An invitation to talk about libraries and reading for pleasure is always exciting and when that invitation comes from Pakistan, it’s irresistible. So it was, at the end of January, I found myself on a plane heading for Lahore. I was travelling there at the invitation of the British Council to run three days of workshops.
The British Council reopened its libraries in Pakistan in 2016. I was based in the Library in Lahore which is a lovely, light and airy space connected to an elegant historic house for their offices and a gorgeous garden. The library staff in Pakistan are dynamic and are actively promoting services to their local communities, participating in festivals and running pop up events. They run games’ nights for teenagers, tiny tales for younger children and a programme of cultural events for adults.
Last year, Lauren Child, the Children’s Laureate, curated an exhibition of 10 British picture book illustrators for the British Council. To mark the Drawing Words exhibition, British Council Pakistan invited me to lead the reading for pleasure workshops, particularly focused around families, for public library staff, teachers and school librarians.
On the first day I worked with British Council staff from Lahore and Karachi. On the second day, a mixed group of 25 state funded school staff, literary festival organisers and public librarians, some working with children from very deprived areas. On the final day we hosted a large group of 40 library staff and teachers from private schools. Although each day was different, I was asked to ensure that the training was highly interactive and I was able to incorporate drama techniques and empathy ideas and practices developed through my involvement with Empathy Lab.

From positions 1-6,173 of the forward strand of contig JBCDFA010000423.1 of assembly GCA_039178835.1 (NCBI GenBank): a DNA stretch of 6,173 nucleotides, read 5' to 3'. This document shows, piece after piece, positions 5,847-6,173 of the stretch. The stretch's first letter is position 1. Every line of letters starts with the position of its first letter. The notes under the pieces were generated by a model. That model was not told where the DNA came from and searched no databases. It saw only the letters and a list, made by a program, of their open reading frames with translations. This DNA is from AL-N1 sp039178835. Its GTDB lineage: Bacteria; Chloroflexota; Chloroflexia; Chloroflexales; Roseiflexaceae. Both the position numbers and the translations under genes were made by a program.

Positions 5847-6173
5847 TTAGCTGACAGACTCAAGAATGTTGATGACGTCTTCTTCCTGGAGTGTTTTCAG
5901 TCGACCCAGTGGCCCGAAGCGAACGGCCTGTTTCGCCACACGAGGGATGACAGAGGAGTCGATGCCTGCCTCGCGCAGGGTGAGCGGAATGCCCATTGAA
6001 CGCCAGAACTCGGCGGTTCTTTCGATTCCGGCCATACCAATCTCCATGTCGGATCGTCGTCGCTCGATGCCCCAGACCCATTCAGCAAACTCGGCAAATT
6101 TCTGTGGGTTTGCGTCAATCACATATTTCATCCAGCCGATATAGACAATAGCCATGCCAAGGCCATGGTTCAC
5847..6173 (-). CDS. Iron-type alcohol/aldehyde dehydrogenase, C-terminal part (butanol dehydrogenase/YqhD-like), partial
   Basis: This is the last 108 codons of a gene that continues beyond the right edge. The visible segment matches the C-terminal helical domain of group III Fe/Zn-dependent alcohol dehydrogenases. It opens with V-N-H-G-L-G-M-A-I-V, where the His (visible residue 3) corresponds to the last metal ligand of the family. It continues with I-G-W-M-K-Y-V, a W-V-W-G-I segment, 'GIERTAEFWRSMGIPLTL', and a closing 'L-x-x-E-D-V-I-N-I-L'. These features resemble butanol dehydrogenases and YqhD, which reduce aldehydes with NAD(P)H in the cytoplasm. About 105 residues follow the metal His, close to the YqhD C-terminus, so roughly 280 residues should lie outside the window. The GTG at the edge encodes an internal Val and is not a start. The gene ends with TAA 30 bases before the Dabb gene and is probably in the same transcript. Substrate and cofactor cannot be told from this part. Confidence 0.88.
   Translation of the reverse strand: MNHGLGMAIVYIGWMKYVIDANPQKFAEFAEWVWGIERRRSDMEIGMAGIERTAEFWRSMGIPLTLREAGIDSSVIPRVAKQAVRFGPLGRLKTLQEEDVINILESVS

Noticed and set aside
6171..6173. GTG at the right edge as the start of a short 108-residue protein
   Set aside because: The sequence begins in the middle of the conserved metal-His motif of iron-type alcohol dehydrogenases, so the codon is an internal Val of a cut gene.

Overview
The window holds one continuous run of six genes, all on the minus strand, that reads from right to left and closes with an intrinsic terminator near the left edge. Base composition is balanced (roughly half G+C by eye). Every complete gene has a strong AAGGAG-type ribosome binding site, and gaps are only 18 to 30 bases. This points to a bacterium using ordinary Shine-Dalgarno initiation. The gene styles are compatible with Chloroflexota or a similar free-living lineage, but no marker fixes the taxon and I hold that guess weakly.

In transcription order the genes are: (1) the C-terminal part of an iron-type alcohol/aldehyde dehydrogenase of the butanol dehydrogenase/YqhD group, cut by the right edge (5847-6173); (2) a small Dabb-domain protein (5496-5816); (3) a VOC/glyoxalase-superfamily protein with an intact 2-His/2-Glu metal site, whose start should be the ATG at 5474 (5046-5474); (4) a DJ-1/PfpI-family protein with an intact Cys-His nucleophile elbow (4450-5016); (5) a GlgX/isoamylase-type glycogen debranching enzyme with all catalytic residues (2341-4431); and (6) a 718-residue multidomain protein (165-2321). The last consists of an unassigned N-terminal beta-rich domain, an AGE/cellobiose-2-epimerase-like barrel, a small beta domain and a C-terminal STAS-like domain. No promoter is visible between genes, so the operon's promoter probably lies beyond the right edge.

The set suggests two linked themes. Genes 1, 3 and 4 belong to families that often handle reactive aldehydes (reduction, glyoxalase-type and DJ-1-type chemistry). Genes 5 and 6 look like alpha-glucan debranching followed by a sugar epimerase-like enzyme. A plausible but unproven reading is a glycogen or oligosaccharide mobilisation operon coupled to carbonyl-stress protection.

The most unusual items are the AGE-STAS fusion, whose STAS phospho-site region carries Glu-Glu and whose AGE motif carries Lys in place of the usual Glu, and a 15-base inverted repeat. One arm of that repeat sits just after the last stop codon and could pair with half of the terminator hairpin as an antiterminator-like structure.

The passion and enthusiasm for promoting reading for pleasure to children and their families was overwhelming and participants were full of creative ideas and had lots of fascinating experiences to share. They threw themselves into the training with energy and commitment and each day was filled with fun and laughter and some moving moments as we shared stories together. I think I probably learned more from them than they did from me.
Security in Lahore is tight, but the clear guidance by The British Council was practical and reassuring and the warmth of the welcome from everyone I met made it hard to say goodbye. I was there for a less than a week but I’ve carried home wonderful memories of an intense and vibrant experience with teachers and library staff dedicated to transforming lives through reading.
See Cilip Update October 2017 for more information about the British Council Libraries in Pakistan.